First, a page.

While the set pieces can be decent, the open combat missions are throwaway. I get the intention, adding missions where you have different choices in how to approach an objective. That said, when your regular missions direct me from point A to point B, that’s the direction I’m going to take. Each one feels like a piece of a multiplayer or Warzone map, with a mini-map and everything. Jumping in is like booting up a Spec Ops mission; there’s a little clarity in what you’re doing, but it’s devoid of having its own personality. You run around, do the things, and shoot bots. It’s pretty boring, which is not something I like to say about Call of Duty.

At least it still feels good to play and looks great visually. Some of my streaming didn’t look so hot given my choices of settings (I prefer less polygons and more framerate), but between the cutscenes and several of the locations there was a lot to like, plenty of it visually striking. Call of Duty campaigns take you globetrotting, and alongside that it was nice to revisit Verdansk again.

We’ll get more into the gunplay once the full game drops on November 10th, but all of the improvements we felt in the beta are here. Sliding around is smooth, and the gunplay is always at the tiptop of what first-person shooters offer. While there is decent weapon variety, I was surprised at how often I found Modern Warfare II weapons instead of MWIII ones. I wish Sledgehammer would have used the campaign more as a showcase for those, if not eliminating the MWII weapons from it entirely. Gun’s like the Holger 556 stole the show, so highlighting them would make more sense than every enemy having a Kastov 545.


While the campaign has its flaws, the multiplayer of Modern Warfare III feels revived in comparison. MWII had the issue of vision, mainly that it wasn’t in line with what fans wanted. I still respect Infinity Ward and what they wanted to do, but I get why it wasn’t well received. Where Infinity Ward drew a hard line, Sledgehammer has dusted it away, throwing out all stops in providing the experience the community has yearned for where they can.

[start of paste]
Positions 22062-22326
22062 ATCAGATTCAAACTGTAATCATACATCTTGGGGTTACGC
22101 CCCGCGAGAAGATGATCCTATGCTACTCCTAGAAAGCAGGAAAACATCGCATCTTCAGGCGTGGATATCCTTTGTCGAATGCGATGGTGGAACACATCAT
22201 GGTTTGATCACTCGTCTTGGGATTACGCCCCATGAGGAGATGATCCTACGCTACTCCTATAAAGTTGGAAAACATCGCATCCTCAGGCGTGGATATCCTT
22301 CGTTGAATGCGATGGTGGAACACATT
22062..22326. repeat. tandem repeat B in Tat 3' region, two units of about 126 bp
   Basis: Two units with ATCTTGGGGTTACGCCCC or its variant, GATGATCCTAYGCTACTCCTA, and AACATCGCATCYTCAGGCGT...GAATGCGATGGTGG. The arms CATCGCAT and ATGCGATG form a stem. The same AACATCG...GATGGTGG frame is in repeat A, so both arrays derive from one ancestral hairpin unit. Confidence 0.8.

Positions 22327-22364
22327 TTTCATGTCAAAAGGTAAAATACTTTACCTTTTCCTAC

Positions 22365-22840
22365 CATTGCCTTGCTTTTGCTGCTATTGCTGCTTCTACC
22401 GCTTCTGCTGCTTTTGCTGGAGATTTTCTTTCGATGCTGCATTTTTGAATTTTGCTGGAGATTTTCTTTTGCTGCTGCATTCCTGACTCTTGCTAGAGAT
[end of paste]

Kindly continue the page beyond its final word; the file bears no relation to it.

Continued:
We talked about it in preview, but the movement changes have been sublime. The speed feels great, and the sliding is smooth and snappy. I don’t know if jumping/hopping is what it used to be, but even that feels like it’s gotten an upgrade. Moving around just feels right, and with Sledgehammer even reverting the sprint delay from a slide. It’s back to Call of Duty at its arcade best, which is exactly what the doctor ordered.

As mentioned earlier, the gunplay is still my favorite out there. Shooting anything, whether a submachine gun or RPG, just feels good. Call of Duty does it right already, so no need to fix what isn’t broken. There are some issues with hit registration that need to be ironed out (which were present in beta); once those are corrected Modern Warfare III will be in great shape.

Time to kill also got a big adjustment in this game, and one I’m very happy with. In MWII, dying was as simple as being exposed for a half second; it wouldn’t take more than three bullets sometimes to take you down. In Modern Warfare III, you can survive a lot longer, allowing for shoulder peaking or engaging a player in a power position with the new movement mechanics. This leads to everything feeling much more fair, and according to XclusiveAce (a fantastic Call of Duty content creator), MWIII’s TTK is quite close to Black Ops Cold War, one of the better feeling TTKs in recent COD history.

The gun selection is a bit odd though. Let me be clear, I really like the new additions, but there just aren’t a lot of them. Besides that, the assault rifles are clearly the best options, with many of the SMGs being underpowered. I’ll always agree that my SMG shouldn’t be able to beam a guy long range, but most of the assault rifles still have the upper hand close up. Weapons like the Bas-B, a battle rifle, is so by category only, a 45 round mag upgrade away from dominating the map. There’s a balance that is still needed, and it makes the Striker SMG nerf a bit more confusing as it’s nigh unusable.